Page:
## Is math a science?

How does science work? And what's all this about quantum mechanics?

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Philosophy Explorer
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### Is math a science?

Some philosophy websites treat it as a branch of science while others don't (such as this one).

To start off this thread, I'm using my online definition for science (which can be adjusted since science is fluid):

the intellectual and practical activity encompassing the systematic study of the structure and behavior of the physical and natural world through observation and experiment.

Let's look over the simplest branch of math: basic algebra which has about a dozen axioms. Those axioms have been built up through induction (e.g. the commutative laws of addition and multiplication). They've been studied through observation and experiment. And theorems have been built up through deduction.

Patterns do lead to theorems that can be proven algebraically. So e.g. we have:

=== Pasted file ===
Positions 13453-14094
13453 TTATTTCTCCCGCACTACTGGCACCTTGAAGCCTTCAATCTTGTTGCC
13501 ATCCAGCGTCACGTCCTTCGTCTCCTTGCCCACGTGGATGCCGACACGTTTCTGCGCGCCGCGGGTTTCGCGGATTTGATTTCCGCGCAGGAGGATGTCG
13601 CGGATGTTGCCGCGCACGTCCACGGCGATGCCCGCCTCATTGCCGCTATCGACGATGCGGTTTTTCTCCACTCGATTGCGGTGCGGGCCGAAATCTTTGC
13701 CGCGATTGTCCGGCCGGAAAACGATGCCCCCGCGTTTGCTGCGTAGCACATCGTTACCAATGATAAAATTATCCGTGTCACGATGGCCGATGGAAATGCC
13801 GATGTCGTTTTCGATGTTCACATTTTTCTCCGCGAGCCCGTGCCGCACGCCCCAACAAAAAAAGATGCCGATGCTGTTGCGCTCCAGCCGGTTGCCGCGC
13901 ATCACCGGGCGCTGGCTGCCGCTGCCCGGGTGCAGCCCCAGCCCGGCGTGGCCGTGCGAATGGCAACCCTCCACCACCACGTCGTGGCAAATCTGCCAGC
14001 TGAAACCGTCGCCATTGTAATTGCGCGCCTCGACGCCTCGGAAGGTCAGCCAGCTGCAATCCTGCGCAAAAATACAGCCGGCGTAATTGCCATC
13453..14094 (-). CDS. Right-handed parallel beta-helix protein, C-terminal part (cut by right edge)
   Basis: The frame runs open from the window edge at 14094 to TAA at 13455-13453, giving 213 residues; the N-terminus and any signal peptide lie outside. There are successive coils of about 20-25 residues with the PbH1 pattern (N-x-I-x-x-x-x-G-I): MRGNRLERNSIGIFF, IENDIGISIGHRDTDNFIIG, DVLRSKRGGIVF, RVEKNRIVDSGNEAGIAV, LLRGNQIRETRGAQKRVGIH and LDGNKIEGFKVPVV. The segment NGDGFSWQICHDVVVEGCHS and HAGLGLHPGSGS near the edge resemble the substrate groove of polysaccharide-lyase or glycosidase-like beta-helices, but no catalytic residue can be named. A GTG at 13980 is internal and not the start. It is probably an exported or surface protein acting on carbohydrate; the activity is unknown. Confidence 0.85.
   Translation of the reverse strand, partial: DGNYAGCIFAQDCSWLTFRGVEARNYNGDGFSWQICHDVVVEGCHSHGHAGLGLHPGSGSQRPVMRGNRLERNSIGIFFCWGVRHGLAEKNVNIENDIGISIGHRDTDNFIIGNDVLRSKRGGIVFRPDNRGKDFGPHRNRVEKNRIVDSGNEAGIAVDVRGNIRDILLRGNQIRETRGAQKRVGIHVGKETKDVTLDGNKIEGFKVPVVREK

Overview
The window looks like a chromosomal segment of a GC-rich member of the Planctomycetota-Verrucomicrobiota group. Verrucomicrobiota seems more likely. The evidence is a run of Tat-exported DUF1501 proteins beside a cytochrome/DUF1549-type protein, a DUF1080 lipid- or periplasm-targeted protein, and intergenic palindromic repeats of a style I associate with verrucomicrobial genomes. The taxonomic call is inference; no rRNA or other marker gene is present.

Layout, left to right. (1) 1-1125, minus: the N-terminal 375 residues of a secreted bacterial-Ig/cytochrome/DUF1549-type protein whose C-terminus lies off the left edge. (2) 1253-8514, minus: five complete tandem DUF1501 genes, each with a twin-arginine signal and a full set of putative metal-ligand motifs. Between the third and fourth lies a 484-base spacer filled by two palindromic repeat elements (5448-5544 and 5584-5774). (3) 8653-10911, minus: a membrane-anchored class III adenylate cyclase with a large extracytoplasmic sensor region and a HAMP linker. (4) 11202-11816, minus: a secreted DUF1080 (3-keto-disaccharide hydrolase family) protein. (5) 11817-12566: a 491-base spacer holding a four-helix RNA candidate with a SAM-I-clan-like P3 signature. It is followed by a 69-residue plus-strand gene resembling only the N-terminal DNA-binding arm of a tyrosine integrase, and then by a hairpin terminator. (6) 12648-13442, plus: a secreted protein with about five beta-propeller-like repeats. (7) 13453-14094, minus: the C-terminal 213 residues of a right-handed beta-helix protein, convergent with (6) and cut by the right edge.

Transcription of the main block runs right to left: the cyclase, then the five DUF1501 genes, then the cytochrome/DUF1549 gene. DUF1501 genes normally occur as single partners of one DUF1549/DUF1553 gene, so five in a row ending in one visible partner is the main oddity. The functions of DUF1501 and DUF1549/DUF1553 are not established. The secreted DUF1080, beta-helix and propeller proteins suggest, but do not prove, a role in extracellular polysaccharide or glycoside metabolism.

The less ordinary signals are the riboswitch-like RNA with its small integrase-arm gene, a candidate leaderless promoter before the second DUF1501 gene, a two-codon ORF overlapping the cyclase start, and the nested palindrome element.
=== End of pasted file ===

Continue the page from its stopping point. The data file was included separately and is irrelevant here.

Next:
1 x 3 + 1 = 2 x 2
2 x 4 + 1 = 3 x 3
3 x 5 + 1 = 4 x 4
4 x 6 + 1 = 5 x 5...

So through observation and experiment, I see that the pattern on the left side of the equal sign generates squared numbers on the right side of the equal sign and I can prove this in general using algebra which means this is a theorem.

This is a particular example and there are many examples from many branches of math so yes, I do regard math as a science.

Any thoughts to add to this?

PhilX

Serendipper
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### Re: Is math a science?

Goethe said "Thinking… is no more and no less an organ of perception than the eye or ear. Just as the eye perceives colours and the ear sounds, so thinking perceives ideas."

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